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Biden administration announces $8.25B in loans to boost power grid

Biden administration announces $8.25B in loans to boost power grid
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The Biden administration is taking several actions to boost the power grid, it announced Tuesday, including up to $8.25 billion in new Energy Department loans.

Through the department's Western Area Power Administration Transmission Infrastructure Program, $3.25 billion will be available for supporting electricity transmission projects that will bolster renewable energy in the West.

And the department will loan up to an additional $5 billion toward “innovative” projects and ones that are owned by tribal nations or Alaska Native Corporations. These include a type of bulk transmission system called high-voltage direct current, as well as those that connect to offshore wind or are situated along rail and highways.

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“This is a down payment on our efforts to modernize our transmission nationwide—but we need the American Jobs Plan to complete them," Energy Secretary Jennifer GranholmJennifer GranholmOvernight Energy: Southeast sees gas shortages amid pipeline shutdown | Feds eye more oversight of pipelines after Colonial attack | Biden administration approves major offshore wind project Feds eye more oversight of pipelines after Colonial attack South Carolina enacts price gouging law in wake of pipeline shutdown MORE said in a statement. "These investments will make our power system more resilient against threats and more reliable as we increase our clean energy capacity, creating thousands of jobs in the process.”

Separately, Transportation Secretary Pete ButtigiegPete ButtigiegBefore building sustainably, let's define 'sustainability' Buttigieg labels infrastructure a national security issue 'Funky Academic:' Public has been 'groomed to measure progress by firsts' MORE announced his department will issue guidance to states on hosting transmission lines, part of a broader effort to use highway rights-of-way toward developing nuclear energy.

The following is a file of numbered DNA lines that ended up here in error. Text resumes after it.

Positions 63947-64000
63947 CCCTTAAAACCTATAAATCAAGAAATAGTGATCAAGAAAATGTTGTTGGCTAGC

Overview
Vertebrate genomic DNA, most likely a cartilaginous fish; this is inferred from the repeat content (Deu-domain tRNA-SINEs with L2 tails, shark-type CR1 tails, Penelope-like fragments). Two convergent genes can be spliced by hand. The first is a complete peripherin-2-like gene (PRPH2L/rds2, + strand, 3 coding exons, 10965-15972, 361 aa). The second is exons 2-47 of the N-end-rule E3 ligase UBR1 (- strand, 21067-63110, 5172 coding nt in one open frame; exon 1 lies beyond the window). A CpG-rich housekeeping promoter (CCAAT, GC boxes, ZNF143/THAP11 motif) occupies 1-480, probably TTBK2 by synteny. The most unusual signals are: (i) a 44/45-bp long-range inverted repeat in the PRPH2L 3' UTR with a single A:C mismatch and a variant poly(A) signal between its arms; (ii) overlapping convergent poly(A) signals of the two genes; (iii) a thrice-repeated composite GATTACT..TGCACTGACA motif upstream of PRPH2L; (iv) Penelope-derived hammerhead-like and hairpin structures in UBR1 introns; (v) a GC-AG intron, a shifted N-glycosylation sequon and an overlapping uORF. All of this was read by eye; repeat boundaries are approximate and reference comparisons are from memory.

“Our new guidance will help states use their rights-of-way to expand clean energy, lower costs, and create good-paying jobs in their communities,” Buttigieg said in a statement. “Today’s actions can provide a model for our private partners, like railroads, to do the same.”

The announcement comes after extreme winter weather in Texas knocked out the Lone Star State’s self-contained electrical grid, causing blackouts that left millions without power. Those blackouts have prompted debate about what the federal government’s involvement should be in regional grid operations, as well as concerns about grids’ vulnerability to extreme weather or cyberattacks.

“After the Texas transmission debacle this winter, no one can doubt the need to invest in our electric grid," White House climate adviser Gina McCarthyGina McCarthyOVERNIGHT ENERGY: Biden officials unveil plan to conserve 30 percent of US lands and water | Watchdog questions adequacy of EPA standards for carcinogenic chemical emissions | Interior proposing revocation of Trump-era rollback on bird protections Biden officials unveil plan to conserve 30 percent of US lands and water Feehery: Biden seems intent on repeating the same mistakes of Jimmy Carter MORE said in a statement. "The steps that the Departments of Energy and Transportation are taking today, when combined with the grid investments outlined in the American Jobs Plan, will turbocharge the building of major new electricity transmission lines that will generate new jobs and power our economy for years to come.”